Those who were doing their best to assess how the Covid-19 precautions played a role in the filming of last week’s busier episode of The Walking Dead, “Home Sweet Home,” likely had a much easier time determining how they went about things for “Find Me.” Being the episode with the least amount of on-screen characters since “Still” (aka, the one with Daryl and Beth flipping off a burning house), it’s clear this week wanted to deliver on some context for where Daryl’s head has been at, given the current standstill the plot’s at in the present time. As a result, there’s more than a little characterization in place, almost putting this into the realm of one of the great Morgan-centric episodes from the past. But who cares about all of that when we get an origin story for Dog!
Yes, in addition to watching the story of Daryl’s awkward love life, we also come to understand where his trusty companion, not named Carol (or Connie), comes from. You see, during that 5-year period where Daryl couldn’t handle the lack of a body to confirm the death of his “brother” Rick, he managed to come across a young pup. Dog eventually leads Daryl to the home of Leah (Lynn Collins), a woman clearly going through her own suffering due to the isolation that comes from walkers and toxic attitudes, making life so dangerous.
Other parts of this week’s episode emphasize the life Daryl lived in the wilderness, including a shack that he posted up in, complete with a map he was charting before it was destroyed by intense weather. And yes, this episode does imagine a version of Daryl that is almost domesticated in a gruff tracker sort of way.
There’s a good idea here to give the audience more of their favorite character and explore a time period that has gone largely unseen. We receive more of an awareness of how Carol tried to handle things during that time and the stress from Daryl not stopping his search for an answer. Most importantly, however, we see what it is that keeps Daryl going.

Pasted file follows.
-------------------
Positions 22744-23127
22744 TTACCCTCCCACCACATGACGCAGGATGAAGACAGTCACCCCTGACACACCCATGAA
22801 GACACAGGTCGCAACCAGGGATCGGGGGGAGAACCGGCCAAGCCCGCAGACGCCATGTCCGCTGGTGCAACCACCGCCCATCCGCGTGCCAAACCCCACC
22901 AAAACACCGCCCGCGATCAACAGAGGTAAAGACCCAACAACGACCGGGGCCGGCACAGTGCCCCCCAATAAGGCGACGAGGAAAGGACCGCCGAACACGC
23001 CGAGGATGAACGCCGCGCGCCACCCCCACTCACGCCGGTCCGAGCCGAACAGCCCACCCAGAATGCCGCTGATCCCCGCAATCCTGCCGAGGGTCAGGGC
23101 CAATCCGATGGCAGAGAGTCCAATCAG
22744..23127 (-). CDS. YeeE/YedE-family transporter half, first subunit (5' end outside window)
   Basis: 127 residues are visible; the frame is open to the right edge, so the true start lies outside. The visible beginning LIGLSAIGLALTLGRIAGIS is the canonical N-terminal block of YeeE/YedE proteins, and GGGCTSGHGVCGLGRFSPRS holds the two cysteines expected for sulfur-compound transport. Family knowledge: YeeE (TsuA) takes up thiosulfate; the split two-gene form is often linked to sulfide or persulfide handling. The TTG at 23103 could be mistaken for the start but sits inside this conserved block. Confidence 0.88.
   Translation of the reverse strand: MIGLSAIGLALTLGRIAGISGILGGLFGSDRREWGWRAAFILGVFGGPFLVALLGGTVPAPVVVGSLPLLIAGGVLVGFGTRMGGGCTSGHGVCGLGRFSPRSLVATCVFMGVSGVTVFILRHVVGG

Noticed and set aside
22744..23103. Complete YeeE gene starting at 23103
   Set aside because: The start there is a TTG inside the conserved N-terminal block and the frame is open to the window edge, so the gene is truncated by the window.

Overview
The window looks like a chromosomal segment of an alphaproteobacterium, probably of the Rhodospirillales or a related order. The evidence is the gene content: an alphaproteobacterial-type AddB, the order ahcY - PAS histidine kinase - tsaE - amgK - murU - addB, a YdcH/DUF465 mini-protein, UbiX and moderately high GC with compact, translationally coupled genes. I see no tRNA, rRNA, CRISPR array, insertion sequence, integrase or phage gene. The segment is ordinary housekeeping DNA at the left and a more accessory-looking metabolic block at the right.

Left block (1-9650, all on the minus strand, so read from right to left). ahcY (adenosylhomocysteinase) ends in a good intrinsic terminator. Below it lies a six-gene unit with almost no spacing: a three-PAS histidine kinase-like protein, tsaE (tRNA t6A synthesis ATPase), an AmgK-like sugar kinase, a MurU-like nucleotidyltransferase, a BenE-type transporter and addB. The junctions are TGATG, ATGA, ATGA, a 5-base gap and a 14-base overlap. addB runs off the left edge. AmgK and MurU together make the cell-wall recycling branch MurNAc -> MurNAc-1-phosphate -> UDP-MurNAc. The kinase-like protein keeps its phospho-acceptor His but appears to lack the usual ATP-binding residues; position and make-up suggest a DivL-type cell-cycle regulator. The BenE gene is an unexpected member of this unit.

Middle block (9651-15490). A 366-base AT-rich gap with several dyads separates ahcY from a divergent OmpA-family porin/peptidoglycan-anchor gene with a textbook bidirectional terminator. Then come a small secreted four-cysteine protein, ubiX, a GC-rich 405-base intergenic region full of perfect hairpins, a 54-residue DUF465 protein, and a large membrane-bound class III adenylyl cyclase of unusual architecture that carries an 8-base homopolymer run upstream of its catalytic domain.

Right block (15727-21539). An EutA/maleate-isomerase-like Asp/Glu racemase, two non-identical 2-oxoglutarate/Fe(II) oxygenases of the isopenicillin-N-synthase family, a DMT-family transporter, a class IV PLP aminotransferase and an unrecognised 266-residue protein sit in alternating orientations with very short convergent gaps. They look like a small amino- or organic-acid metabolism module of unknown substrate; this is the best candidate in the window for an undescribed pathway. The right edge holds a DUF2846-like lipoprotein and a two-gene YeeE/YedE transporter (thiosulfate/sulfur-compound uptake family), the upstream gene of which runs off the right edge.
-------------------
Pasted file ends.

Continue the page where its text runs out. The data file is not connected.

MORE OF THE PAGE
Over the course of this series, despite desires from the fans, Daryl has largely been held in an asexual place, generally focusing on accomplishing missions and killing walkers real good. With Connie still MIA in the present timeline, a possible connection for him, establishing this one-off love interest, Leah, means watching Daryl act differently. What he at first sees as an odd sore spot becomes one of infatuation that more or less pans out over the period of a few years.
Collins does well in her role. Having to step in and play a character with an energy level fit for Daryl is likely no easy task for the fandom around him. But I’d also like to think people want to see Daryl happy. So, watching a counterbalance for him when his frustration levels at finding Rick-related answers are constantly in flux means getting another character who needs to be fully-formed enough to keep things interesting.
The info is solid. She’s a survivor who lost her boy (technically not her) and holds back from opening up to others. Making her and Daryl have a kinship, of sorts, is a good way to play it. It culminates in a disappearance, so maybe we’ll get more from this down the line.
If there’s a drawback, it’s how this show tries to make all of this meaningful, only for a full-length episode to feel like a bit much at times. Even the arc of “Find Me” is only able to accomplish so much. By the end of it, if anything, Daryl just rekindles his issues with how Carol has handled things regarding the Whisperers and its cost.
Could this episode be handled differently – faster pace, a short, interspersed with other characters? I don’t know. These bonus season ten episodes occupy a strange space, so I’m still unsure if they’ll sum up to some larger theme being shared between them. That said, as far as closed-off character pieces go, the episode works well enough.
- Zombie Kill of the Week: I can’t say there was a hugely memorable Walker kill, so let’s just say Daryl got in a good one while breaking Leah’s home.
- I actually did smile when Dog returned on screen.
- Some good imagery and transitions this week, at least using the environment to its advantage.
- I like Daryl referring to Rick as his brother, though interesting to see him not talk about his actual brother, even if it’s not what’s on his mind at the time.
- We have like a year or two to go, but still curious how the Daryl & Carol spin-off will function. That said, their dynamic is always entertaining.
- Thanks for reading, and feel free to hear what me and a few other fans of the show have to say about the series on The Walking Dead TV Podcast.